From: cdp1861 [mailto:richard.dienstknecht@...-giessen.de]
            Sent: Sunday, August 18, 2002 3:03 PM
            To: cosmacelf@yahoogroups.com
            Subject: [cosmacelf] Re: Memory Addressing


            --- In cosmacelf@y..., "waters1802" <engineer1@s...> wrote:
            > Question to the Group. I am in the process of designing my
            expansion
            > board based on the Netronics "Giant Board" design. I plan to
            place
            > an 8K Static RAM and an 8K EPROM on the board, the main board has
            the
            > 256 byte RAM, which is addressable. I was planning on using the
            > Netronics Monitor program as the base application, starting at
            0000h
            > in the first 256 Bytes of the EPROM, and having the 8K RAM start
            at
            > 2000h. My Question, Will this work out OK? I don't remember how
            my
            > original ELF-II was configurred. How much memory space is required
            by
            > Tiny Basic and at what address does Tiny Basic want to reside at?
            >
            > Thanks for the help
            >
            > Will

            Hi,

            this might work for the monitor program since it resides in one 256
            byte page. Therefore it uses no long branches ans is relocatable to
            any page including 0000. However, in the Elf II this ROM was at F000
            and practically every program longer than a page I ever saw on an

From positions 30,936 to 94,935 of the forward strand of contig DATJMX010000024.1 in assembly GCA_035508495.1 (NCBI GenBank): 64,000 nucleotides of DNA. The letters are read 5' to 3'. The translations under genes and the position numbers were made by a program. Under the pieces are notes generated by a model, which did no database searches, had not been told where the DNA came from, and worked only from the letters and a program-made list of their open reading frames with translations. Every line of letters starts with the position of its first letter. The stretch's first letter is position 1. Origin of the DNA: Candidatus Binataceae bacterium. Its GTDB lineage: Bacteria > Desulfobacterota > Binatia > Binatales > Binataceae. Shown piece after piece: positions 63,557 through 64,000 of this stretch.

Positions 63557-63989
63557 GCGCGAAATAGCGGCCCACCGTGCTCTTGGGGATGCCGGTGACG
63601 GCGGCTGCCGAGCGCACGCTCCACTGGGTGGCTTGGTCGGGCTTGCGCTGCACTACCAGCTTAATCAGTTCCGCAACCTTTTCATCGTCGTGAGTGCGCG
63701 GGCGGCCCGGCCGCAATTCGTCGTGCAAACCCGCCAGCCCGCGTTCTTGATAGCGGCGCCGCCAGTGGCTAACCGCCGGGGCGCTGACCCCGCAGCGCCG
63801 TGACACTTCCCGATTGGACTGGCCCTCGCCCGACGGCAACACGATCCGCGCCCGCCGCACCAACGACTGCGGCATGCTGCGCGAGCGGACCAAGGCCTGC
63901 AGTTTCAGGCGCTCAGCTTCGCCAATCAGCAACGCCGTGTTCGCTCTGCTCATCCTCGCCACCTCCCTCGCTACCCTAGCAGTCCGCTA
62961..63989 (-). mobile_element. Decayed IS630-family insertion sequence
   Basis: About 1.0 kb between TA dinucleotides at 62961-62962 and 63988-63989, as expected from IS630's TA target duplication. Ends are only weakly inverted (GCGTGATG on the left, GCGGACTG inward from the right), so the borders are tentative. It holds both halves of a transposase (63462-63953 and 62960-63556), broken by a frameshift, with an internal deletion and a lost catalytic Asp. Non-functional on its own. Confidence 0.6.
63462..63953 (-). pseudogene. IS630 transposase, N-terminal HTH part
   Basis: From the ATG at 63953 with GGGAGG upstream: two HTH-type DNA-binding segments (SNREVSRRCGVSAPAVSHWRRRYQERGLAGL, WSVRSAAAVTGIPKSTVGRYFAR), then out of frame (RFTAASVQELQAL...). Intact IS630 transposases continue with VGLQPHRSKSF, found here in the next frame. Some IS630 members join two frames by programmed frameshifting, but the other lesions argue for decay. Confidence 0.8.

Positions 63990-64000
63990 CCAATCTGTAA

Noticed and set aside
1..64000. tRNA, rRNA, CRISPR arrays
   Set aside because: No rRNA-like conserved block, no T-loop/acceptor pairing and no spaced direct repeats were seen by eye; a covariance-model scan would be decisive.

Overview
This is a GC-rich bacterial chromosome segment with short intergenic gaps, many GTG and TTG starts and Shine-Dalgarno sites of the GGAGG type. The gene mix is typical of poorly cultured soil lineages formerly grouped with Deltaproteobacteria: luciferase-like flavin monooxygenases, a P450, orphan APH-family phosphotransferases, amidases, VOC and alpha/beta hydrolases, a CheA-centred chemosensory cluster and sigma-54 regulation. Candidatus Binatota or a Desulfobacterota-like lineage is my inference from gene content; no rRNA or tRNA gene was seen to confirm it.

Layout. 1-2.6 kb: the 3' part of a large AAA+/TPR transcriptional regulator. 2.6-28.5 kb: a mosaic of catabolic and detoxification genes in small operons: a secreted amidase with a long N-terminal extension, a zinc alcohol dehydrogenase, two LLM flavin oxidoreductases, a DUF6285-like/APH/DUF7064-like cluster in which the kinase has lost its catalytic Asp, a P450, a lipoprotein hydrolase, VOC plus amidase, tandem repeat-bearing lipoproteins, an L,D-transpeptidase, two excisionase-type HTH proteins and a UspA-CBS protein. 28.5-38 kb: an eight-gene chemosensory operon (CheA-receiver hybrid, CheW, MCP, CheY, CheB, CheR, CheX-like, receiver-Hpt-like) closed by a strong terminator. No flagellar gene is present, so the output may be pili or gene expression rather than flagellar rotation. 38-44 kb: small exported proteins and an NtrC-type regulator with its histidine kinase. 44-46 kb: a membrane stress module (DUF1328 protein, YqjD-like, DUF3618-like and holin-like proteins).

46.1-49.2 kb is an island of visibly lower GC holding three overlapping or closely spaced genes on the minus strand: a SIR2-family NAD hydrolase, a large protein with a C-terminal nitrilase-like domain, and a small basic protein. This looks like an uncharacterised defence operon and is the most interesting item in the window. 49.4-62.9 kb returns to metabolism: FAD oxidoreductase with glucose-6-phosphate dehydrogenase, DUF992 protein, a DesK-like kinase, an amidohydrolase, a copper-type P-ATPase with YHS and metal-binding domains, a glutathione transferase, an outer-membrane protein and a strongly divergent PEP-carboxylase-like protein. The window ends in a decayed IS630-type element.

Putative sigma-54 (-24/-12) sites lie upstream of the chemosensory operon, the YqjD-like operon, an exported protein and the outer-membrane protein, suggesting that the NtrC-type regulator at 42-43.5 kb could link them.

Elf II expects RAM at 0000. Back then the monitor program was called
            by entering c0 f0 00 (unconditional long branch to F000) in the load
            mode and then switching to run mode. From there the programs were
            loaded. If you don't want to fix every program, I suggest you turn
            things around. Address your RAM from 0000 to whereever and pzt your
            ROM on top of that. I'm working on an Elf with RAM from 0000 to CFFF
            and ROM from D000 to FFFF. The old monitor program will reside from
            D000 to D0FF. This gives you 48k RAM and 16k ROM. That should be
            sufficient, 20 years ago we would have killed for these static RAMs.

            Richard



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          • Gemeny, Steve
            From the GIANT board Manual... C0 F0 00 Monitor Program - 00 enter Execute 01 enter Examine 02 enter Modify 03 enter Cassette Write 04 enter Cassette
            Message 5 of 13 , Aug 19, 2002
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              From the GIANT board Manual...

              C0 F0 00 Monitor Program -

              00 enter Execute
              01 enter Examine
              02 enter Modify
              03 enter Cassette Write
              04 enter Cassette Read
              05 enter Memory Scan

              Schematic seems to agree that the PROM is at F000.

              I see no reference to other PROM so I assume the ELFII loaded Tiny from
              Cassette into RAM starting at 0000... I don't know where the I/O routines
              would have been stored... you could look at the long braches to see where
              they point. They may be included with the load of Tiny... Careful.



              Later,
              Steve


              -----Original Message-----
              From: Lee Hart [mailto:leeahart@...]
              Sent: Monday, August 19, 2002 3:22 PM
              To: cosmacelf@yahoogroups.com